I wonder what it was like for the blind man, blind from birth. His life void of light, void of color. As he was led about by the arm, he had no images to fill his memory, no comprehension of the sights his companions spoke of.
To him, yellow was the warmth he felt on his face on a summer afternoon. Blue was the scent of the dew in the early morning. Pink was a kiss pressed against his cheek. Orange was the sound of laughter. And black, the only color he had ever seen, was the color he knew the least. With nothing to compare it against, it had no meaning. Black was a question.
And then his life was transformed by an encounter with the Savior. His life was never the same.
I wonder what it was like for him the first time he saw a sunset, the first time he witnessed a bird in flight. I wonder what he thought when he saw a person's eyes light up with laughter. I wonder if in those early days, he spent hours gazing into the flickering flames of a fire. Imagine the excitement, the overwhelmed amazement.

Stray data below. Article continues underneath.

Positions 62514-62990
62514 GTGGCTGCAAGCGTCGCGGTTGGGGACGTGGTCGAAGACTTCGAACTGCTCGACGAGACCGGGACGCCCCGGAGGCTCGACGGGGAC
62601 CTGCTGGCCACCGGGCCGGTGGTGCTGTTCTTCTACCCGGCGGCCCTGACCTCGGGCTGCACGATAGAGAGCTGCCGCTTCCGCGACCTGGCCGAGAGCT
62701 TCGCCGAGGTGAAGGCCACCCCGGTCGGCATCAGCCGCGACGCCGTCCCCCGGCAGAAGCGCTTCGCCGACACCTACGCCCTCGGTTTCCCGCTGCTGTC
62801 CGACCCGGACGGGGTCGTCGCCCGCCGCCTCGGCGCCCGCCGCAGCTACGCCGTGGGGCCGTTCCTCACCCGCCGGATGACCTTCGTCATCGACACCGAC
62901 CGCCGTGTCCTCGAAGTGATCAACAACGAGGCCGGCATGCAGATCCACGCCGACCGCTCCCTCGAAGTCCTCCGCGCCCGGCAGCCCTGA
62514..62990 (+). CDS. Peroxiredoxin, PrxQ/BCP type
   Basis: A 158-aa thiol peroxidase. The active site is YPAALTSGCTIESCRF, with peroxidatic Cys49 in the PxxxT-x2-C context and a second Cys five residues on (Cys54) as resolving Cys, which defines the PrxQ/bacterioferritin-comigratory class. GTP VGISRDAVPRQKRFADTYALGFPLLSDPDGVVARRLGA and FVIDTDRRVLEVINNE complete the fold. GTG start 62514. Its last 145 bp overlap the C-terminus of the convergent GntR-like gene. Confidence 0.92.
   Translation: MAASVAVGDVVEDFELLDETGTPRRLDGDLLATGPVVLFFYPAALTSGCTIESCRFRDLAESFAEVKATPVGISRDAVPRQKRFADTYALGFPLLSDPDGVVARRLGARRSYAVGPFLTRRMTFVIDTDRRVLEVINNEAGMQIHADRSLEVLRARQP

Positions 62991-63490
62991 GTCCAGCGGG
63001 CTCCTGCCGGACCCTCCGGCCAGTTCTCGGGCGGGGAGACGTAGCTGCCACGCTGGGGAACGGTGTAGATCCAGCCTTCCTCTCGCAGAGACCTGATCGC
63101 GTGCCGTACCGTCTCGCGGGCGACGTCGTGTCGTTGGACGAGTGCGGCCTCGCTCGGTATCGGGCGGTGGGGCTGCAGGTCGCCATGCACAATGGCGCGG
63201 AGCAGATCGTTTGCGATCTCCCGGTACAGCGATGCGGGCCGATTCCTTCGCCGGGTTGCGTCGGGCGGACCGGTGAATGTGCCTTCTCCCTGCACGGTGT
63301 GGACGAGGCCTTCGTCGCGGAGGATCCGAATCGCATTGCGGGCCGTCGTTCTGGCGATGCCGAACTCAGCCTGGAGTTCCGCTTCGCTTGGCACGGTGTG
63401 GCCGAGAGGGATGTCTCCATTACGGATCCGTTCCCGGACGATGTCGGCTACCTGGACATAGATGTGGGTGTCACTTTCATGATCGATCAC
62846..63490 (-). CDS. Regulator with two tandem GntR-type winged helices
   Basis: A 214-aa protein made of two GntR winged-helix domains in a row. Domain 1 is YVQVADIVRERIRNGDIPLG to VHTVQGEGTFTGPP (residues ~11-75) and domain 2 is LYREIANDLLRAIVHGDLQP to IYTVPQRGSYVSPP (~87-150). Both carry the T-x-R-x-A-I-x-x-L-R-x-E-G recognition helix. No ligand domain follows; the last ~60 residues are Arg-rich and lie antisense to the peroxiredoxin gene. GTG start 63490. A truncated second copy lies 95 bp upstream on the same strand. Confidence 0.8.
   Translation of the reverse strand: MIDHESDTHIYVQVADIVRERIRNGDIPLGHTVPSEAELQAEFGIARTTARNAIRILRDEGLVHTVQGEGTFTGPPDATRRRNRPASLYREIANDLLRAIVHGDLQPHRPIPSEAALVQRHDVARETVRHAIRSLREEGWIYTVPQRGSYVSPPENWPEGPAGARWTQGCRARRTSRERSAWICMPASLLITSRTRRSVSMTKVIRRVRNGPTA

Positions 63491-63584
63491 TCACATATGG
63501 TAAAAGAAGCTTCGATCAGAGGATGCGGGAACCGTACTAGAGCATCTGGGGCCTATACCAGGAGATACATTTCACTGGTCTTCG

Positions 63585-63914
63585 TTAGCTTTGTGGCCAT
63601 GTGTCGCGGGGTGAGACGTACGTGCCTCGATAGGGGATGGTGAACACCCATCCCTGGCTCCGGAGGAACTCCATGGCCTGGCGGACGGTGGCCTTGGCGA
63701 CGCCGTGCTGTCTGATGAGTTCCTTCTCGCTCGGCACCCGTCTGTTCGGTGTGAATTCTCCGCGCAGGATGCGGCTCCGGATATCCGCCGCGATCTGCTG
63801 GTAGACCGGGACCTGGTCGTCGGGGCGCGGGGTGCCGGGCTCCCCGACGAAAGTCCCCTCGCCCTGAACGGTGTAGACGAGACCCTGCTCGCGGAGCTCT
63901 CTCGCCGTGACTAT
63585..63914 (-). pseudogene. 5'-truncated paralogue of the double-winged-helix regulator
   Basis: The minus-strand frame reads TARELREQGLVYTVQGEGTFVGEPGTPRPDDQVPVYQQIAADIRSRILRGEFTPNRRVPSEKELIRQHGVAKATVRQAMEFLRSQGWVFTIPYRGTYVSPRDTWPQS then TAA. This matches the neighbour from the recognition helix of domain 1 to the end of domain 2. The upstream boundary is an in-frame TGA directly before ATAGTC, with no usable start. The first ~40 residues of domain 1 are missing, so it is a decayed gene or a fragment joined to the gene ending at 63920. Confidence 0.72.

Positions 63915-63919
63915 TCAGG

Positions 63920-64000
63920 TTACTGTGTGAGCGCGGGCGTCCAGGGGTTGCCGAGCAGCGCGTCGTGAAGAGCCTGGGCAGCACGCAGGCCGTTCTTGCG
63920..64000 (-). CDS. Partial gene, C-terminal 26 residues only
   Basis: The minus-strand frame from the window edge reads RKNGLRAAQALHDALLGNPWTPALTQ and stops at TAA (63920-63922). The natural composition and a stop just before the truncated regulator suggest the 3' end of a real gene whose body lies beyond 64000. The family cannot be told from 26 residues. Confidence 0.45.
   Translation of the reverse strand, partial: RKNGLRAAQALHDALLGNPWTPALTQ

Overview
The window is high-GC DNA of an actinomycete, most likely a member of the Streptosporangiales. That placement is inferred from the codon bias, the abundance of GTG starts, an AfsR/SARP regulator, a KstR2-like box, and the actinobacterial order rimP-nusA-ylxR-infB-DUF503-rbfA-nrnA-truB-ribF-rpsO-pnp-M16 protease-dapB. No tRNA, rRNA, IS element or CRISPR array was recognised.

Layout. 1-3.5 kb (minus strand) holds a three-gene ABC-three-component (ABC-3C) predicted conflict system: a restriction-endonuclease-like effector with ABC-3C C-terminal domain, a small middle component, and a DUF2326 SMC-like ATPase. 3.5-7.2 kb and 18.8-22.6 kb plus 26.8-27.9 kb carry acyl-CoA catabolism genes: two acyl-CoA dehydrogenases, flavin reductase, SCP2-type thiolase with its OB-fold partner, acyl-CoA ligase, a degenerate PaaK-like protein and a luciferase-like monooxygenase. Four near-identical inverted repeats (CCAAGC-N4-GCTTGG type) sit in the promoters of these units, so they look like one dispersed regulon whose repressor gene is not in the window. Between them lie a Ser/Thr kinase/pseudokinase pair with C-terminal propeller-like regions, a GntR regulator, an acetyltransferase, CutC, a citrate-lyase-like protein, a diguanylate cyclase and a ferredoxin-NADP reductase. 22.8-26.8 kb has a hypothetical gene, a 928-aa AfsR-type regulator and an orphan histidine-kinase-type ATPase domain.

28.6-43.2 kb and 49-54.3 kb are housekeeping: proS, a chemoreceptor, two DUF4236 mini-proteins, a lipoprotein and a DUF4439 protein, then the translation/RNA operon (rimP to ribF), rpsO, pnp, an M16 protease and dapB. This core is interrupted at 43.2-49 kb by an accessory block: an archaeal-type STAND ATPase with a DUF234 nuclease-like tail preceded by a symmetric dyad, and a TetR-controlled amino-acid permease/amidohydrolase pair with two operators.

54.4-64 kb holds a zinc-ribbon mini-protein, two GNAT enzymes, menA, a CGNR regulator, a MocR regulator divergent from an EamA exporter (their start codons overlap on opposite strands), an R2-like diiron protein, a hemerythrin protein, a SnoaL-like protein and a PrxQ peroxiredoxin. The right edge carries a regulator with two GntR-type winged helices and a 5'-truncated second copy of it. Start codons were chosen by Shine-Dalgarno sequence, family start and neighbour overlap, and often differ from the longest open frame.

Do you suppose a few days later the blind man sat with his eyes closed, his hands cupped over them, trying to block out the light. Do you suppose sometimes he walked the streets with his eyes closed? He would have known his way be every other sense, but not sight. He had no visual landmarks. He would have no work. No one gives alms to a blind beggar that can see. I'm sure he loved the sights, but they were so strange, so unfamiliar. Do you suppose he found his comfort in the darkness?
It seems extreme and unnatural that he could for a moment desire to give up something as precious as underserved sight in exchange for the old darkness to which he was captive. Why then do we? Why do we, who have seen the Light, forsake it for sins committed in the shadows? Why do we, who have known the safety of the Shepherd, wander to the cliffs? Are we just curious? Why do we trade the feast He has prepared for stale crumbs? It seems unnatural, yet we do, so often choosing the familiarity of the old nature.